Job Number One: Security
Innovation is a high level priority for the business, but security is always top of mind. Having joined the company from Symantec and a number of high tech companies before that, I brought with me a respect for the layered defense-in-depth approach.
From the moment a consumer starts interacting with Western Union, we’re capturing information like mobile device fingerprints, user information, and location data in order to build a profile that will help us to take note of any variations in that profile. That enables us to take a real-time approach to risk assessment on a transaction level.
Internally, we have been focused on operationalizing cyber security, training not only our employees but also all of our contractors on appropriate behaviors, data handling, and technology use. And we have tools that monitor the behavior of the employees and contractors servicing our infrastructure.
We also have a “single pane of glass” in our security operations center that enables us to monitor all infrastructure and customer interactions so that we can respond effectively when something happens. We live in an age where the question is not if, but when, a breach will occur. So when it does, we want to ensure that we can respond quickly and forcefully. We’ve built a great response team and process.
In our rapidly changing regulatory environment, we’ve also invested significantly in our compliance practices. We have more than 2,000 compliance professionals around the globe, but we’ve also created a compliance engine. That platform that allows us to do real time risk assessment on each transaction to make sure, for example, it’s not being initiated or received by a sanctioned individual. The engine can also the scour transaction for evidence of fraud or money laundering. We spent two years building that system and it will be a long-term competitive advantage for us, keeping the barrier to entry in our cross-border business high.
And, just as importantly, even as we are building all of these protections into our business we’ve also kept the focus on the customer. While we are committed to safe and secure transactions, we’re equally committed to delivering an excellent customer experience.
Keeping Up with Silicon Valley
In my previous CIO roles at Symantec, Oracle, and PeopleSoft, I typically had a team charged with staying abreast of innovation. I interacted directly with our engineers whose job was innovation. And working in Silicon Valley, we were surrounded by innovation.
When I joined the financial services sector, I had to make adjustments in order to keep my finger on the pulse of technology change. What I’ve done here is to leverage the strength of our strategic technology partnerships. We have some key partners with innovation engines that we can plug into. They provide us input into what they’re seeing in the marketplace. In addition, Western Union has made an investment in the Bitcoin-focused investment firm Digital Currency Group, which gives us another eye on innovation.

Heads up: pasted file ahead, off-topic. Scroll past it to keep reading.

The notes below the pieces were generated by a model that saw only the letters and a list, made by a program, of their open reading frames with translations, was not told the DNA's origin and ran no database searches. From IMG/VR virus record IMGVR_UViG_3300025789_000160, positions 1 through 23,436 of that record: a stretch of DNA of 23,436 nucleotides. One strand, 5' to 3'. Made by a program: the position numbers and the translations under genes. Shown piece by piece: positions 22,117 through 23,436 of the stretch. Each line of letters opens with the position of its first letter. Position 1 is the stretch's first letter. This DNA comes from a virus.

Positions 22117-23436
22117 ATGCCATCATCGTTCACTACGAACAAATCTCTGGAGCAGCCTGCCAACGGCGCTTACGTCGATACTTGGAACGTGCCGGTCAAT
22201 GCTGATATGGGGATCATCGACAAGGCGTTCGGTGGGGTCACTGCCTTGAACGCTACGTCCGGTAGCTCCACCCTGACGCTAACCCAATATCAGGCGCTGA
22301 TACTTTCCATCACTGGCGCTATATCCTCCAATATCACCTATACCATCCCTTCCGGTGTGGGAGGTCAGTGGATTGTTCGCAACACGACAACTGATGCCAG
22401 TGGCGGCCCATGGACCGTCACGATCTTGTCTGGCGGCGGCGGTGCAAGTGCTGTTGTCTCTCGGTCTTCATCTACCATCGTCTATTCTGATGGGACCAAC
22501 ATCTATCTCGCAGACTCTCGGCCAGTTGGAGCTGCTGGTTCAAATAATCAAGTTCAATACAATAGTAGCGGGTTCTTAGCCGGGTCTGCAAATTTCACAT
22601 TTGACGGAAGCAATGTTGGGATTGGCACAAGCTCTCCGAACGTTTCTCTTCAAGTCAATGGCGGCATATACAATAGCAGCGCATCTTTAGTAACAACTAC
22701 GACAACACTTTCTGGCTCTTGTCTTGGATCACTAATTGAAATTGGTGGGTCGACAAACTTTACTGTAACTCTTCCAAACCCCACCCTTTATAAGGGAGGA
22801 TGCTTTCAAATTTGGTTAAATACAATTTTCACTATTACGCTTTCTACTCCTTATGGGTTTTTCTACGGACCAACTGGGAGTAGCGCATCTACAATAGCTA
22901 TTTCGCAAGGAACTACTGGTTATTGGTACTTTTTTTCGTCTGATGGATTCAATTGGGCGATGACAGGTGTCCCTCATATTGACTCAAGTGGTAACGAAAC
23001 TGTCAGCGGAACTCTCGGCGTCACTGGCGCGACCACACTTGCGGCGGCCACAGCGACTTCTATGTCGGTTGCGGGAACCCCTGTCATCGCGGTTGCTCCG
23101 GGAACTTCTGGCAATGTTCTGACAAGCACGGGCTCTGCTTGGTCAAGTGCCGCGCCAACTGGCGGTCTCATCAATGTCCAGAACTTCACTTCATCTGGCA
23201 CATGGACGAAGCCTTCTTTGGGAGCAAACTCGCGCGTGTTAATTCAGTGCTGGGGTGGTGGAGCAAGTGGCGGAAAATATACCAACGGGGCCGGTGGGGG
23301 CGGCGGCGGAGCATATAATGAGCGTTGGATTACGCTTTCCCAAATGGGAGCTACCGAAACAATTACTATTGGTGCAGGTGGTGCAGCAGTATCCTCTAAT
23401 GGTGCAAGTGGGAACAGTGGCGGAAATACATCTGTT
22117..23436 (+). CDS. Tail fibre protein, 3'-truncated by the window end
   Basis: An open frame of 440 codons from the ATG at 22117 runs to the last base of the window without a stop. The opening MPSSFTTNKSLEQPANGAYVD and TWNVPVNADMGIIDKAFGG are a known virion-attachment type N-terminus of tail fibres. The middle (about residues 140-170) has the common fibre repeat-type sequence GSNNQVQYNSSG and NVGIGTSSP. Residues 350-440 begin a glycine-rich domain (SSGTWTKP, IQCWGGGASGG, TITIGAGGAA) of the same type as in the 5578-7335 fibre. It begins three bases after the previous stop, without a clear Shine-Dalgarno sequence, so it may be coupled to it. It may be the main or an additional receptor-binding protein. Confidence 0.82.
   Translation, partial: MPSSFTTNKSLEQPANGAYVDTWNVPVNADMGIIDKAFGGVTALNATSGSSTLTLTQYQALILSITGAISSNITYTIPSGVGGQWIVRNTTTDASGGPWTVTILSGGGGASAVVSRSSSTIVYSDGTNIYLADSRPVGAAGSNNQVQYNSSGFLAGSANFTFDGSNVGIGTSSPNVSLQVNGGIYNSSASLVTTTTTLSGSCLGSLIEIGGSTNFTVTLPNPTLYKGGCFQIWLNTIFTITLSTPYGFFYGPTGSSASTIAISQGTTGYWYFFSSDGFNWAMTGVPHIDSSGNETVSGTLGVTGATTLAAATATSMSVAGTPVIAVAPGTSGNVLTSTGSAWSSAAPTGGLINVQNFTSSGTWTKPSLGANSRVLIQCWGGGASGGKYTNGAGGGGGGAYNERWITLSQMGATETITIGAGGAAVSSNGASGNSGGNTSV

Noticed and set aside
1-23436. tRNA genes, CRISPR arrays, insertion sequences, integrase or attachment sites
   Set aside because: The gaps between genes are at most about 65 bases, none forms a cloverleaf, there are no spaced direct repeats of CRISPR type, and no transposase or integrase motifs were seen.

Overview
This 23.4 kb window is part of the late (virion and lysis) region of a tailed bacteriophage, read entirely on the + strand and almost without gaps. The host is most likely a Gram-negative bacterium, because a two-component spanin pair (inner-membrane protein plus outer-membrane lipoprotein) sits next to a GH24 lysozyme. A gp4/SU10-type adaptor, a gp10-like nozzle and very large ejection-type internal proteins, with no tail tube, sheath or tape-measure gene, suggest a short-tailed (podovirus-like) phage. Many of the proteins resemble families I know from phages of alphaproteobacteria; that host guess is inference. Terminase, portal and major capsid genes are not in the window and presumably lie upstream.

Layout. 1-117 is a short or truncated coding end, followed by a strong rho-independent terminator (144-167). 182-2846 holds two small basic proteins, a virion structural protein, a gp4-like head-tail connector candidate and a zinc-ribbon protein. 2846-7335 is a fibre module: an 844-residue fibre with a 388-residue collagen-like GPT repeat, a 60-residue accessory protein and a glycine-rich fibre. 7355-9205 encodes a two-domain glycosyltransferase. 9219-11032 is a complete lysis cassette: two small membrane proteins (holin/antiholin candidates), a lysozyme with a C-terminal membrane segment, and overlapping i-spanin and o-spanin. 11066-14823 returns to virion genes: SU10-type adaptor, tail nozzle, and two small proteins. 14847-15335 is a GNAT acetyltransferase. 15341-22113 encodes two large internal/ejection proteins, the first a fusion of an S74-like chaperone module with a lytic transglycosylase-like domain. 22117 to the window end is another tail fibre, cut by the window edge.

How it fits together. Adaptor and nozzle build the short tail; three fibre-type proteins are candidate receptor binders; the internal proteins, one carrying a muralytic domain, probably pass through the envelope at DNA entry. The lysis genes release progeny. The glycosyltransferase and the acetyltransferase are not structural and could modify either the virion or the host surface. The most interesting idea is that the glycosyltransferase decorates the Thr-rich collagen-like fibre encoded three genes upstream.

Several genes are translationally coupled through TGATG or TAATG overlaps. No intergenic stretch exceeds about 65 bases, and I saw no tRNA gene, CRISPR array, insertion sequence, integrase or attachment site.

I also have two team members who are focused specifically on true innovation in our customer experience. However, because innovation is so critical for success, I personally spend a lot of time on that aspect. I spend a lot of time working with our CEO and our chief marketing officer (who is also our chief strategy and product officer) sharing insights into what I’m hearing about in the marketplace, what I’m hearing from our partners, and what they’re seeing in this venture capital firm in which we’ve placed some investments.
Here in the Denver area, we’ve also been the beneficiary of some great tech talent as many companies have moved here to escape the expense of the Bay area. The Denver and Boulder areas have become hotbeds for innovation. The governor has stated that 4,000 people move to Colorado every month and a good portion of those transplants are technologists. That’s allowed us to tap into a marketplace of relevant skills and new capabilities to drive innovation now and in the future.
The Business Value of the CIO
Having spent a good portion of my career in technology companies, I’ve worked with some of the brightest engineers in the world. They truly know their craft.
But the benefit that a CIO can bring to those companies—and any company—is figuring out how to apply technology and innovation to a business problem. I’ve always seen that as my role. And that’s enabled me to not only be a great technology consultant to the business, but a great business consultant to the engineering teams.
In order to provide that value as a CIO, you have to go very broad. You must spend a lot of time to understand the many different areas of the business. If I’m going to evaluate a marketing tool, I have to understand marketing in order to accurately convey the value of that tool to the CMO. If I’m looking at financial tools, I have to have a conversation with the CFO about financial reporting. Even in IT operations, I must understand the tools that can make my own engine run better. And so you have to spend a lot of time across the entire portfolio of technology.
Sure, the engineers will tell you no one understand technology better than they do. And that’s fine. That’s not an insult to the CIO. But the CIO can take that technology and figure out how to make that technology work to solve a business problem. If you’re not focused on that, you’ll very quickly be put in a box and you’ll never have a seat at the table. It’s critical for the CIO to be a business executive and also be able to run the technology function. The job keeps getting bigger and bigger. But it’s also getting more exciting a result. I’ve been in this role for 20 years, and I can see another 20 years ahead of me.